Minnesota has diverse topography, allowing a corresponding diversity in the birds that either visit or live here.
There are several different biomes in Minnesota, including deciduous forest, coniferous forest and prairie grassland.
Sharon Stiteler is my guest on Learning to Listen. Stiteler gets paid to go birding by working part-time for the National Park Service, writing books, articles, and running her own website, Birdchick.com.
I've been into birds for several years now. I'm much better at picking out a song than identifying a bird by sight in many cases. Hearing birds helps me survive Minnesota winters.
My personal favorites here in the Twin Cities? Black-capped chickadees, white-throated sparrows and goldfinches, to name only a few. Outstate, I never tire of hearing loons and the veery.
Stiteler and I talk about several species that call Minnesota home. Be sure to watch Stiteler's webseries on Birdchick; Stiteler is actually running a contest on her site right now, wherein if you can guess the secret theme to her videos, you'll be entered in a drawing to win a Swarovski spotting scope (note: Stiteler's contest is not affiliated with Minnesota Public Radio).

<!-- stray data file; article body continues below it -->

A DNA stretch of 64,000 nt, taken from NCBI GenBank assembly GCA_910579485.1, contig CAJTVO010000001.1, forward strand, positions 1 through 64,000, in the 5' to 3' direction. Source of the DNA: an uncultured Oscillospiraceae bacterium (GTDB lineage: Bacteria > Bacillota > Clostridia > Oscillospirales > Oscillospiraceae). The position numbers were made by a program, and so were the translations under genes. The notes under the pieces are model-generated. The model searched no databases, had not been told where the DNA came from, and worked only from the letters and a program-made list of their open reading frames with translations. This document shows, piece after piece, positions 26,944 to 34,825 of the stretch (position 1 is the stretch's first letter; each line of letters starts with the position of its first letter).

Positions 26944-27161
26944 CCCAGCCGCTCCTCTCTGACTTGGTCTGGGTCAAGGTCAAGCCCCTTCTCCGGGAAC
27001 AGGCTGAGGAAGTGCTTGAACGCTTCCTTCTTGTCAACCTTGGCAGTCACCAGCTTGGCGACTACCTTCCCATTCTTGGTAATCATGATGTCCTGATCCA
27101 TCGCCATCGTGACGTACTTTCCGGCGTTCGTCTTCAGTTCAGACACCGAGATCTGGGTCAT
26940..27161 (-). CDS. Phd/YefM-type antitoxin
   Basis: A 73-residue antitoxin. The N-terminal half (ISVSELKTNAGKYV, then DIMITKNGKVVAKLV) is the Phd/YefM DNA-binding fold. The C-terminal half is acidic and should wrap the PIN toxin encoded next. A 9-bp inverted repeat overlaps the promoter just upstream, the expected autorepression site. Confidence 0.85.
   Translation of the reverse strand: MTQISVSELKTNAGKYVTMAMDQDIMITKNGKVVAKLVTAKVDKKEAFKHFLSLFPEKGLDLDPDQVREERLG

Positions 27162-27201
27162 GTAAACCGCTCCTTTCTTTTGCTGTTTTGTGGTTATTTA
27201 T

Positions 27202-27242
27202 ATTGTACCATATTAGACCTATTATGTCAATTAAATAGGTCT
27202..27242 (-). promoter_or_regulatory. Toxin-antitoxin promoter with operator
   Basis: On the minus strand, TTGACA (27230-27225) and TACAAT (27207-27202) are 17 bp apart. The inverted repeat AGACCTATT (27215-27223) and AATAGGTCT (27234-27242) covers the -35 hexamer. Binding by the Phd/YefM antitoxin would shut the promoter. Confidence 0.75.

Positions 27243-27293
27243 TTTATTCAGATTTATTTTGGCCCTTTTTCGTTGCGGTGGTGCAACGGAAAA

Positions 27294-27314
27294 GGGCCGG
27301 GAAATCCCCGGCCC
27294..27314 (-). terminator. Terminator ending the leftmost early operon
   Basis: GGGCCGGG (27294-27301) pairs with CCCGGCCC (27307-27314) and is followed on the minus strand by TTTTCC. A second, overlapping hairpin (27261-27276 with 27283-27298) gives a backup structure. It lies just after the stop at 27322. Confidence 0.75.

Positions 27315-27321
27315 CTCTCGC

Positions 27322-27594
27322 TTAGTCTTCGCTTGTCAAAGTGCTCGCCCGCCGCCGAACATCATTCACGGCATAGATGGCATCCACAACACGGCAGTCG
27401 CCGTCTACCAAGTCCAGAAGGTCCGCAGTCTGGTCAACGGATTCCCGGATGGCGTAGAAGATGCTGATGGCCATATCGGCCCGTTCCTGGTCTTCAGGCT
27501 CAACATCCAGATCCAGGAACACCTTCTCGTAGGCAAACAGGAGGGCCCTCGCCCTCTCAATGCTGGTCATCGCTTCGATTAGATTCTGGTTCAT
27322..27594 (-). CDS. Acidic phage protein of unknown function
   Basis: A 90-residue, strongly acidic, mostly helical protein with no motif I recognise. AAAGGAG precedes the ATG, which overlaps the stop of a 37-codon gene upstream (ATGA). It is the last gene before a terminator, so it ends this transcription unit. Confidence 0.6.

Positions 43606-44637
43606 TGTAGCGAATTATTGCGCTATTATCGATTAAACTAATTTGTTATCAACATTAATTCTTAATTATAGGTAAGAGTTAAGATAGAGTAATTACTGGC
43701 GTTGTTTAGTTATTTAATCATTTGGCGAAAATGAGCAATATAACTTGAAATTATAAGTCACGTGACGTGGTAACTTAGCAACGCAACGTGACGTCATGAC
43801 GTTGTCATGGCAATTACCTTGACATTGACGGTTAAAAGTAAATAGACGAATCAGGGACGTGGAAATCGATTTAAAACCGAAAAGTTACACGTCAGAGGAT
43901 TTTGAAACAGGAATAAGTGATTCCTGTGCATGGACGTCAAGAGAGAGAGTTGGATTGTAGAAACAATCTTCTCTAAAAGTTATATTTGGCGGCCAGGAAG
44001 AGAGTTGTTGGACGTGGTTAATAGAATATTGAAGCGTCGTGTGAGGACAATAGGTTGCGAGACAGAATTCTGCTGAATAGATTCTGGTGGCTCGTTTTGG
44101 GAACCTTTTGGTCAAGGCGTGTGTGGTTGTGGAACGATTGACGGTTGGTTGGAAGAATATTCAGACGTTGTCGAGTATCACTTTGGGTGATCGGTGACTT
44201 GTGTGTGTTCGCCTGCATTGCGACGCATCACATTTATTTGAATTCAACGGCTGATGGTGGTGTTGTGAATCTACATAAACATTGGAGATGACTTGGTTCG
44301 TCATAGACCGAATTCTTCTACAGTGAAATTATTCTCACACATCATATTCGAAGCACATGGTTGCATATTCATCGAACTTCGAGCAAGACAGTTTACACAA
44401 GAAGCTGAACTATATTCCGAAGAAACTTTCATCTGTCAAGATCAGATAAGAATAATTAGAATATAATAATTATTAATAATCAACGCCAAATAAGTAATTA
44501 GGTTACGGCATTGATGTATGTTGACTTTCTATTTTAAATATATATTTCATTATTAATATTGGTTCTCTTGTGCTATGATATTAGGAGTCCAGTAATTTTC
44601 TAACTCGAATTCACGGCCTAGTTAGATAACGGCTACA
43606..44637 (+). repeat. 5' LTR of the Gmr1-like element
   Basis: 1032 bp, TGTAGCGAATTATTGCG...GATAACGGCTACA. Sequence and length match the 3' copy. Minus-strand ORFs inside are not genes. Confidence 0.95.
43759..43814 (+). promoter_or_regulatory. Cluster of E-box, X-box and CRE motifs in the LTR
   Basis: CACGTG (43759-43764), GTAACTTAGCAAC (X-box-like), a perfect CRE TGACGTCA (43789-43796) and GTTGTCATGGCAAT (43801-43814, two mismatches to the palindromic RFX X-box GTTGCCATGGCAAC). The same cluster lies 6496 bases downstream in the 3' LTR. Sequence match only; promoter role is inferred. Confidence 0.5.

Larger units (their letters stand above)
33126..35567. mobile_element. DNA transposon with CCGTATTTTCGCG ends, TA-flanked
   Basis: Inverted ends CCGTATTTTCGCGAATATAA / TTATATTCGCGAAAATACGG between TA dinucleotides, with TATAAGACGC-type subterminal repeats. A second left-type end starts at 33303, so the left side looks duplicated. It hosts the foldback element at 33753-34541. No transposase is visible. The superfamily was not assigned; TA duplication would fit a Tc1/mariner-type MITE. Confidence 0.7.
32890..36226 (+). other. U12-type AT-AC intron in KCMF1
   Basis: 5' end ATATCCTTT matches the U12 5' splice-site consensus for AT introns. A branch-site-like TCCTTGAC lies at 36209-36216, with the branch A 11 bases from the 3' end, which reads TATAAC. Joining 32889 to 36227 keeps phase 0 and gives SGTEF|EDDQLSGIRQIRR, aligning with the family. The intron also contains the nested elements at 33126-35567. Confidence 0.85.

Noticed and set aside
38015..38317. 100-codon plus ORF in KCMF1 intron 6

PlaylistHaydn, String Quartet No. 39, "Bird"
Respighi, Birds: Prelude
Orpheus Chamber Orchestra
Sibelius, Wedding March from Language of the Birds
Lahti Symphony Orchestra, Osmo Vänskä
Offenbach, American Eagle March
Cincinnati Pops Orchestra
Moss Music 10022
Stanford, The Bluebird
The Cambridge Singers, John Rutter
Dvořák, American String Quartet, mvmt 3
Vaughan Williams, Lark Ascending
London Chamber Orchestra
Grieg, Little Bird
Simax 4, played by Grieg
JBKogan / SPCO / 091205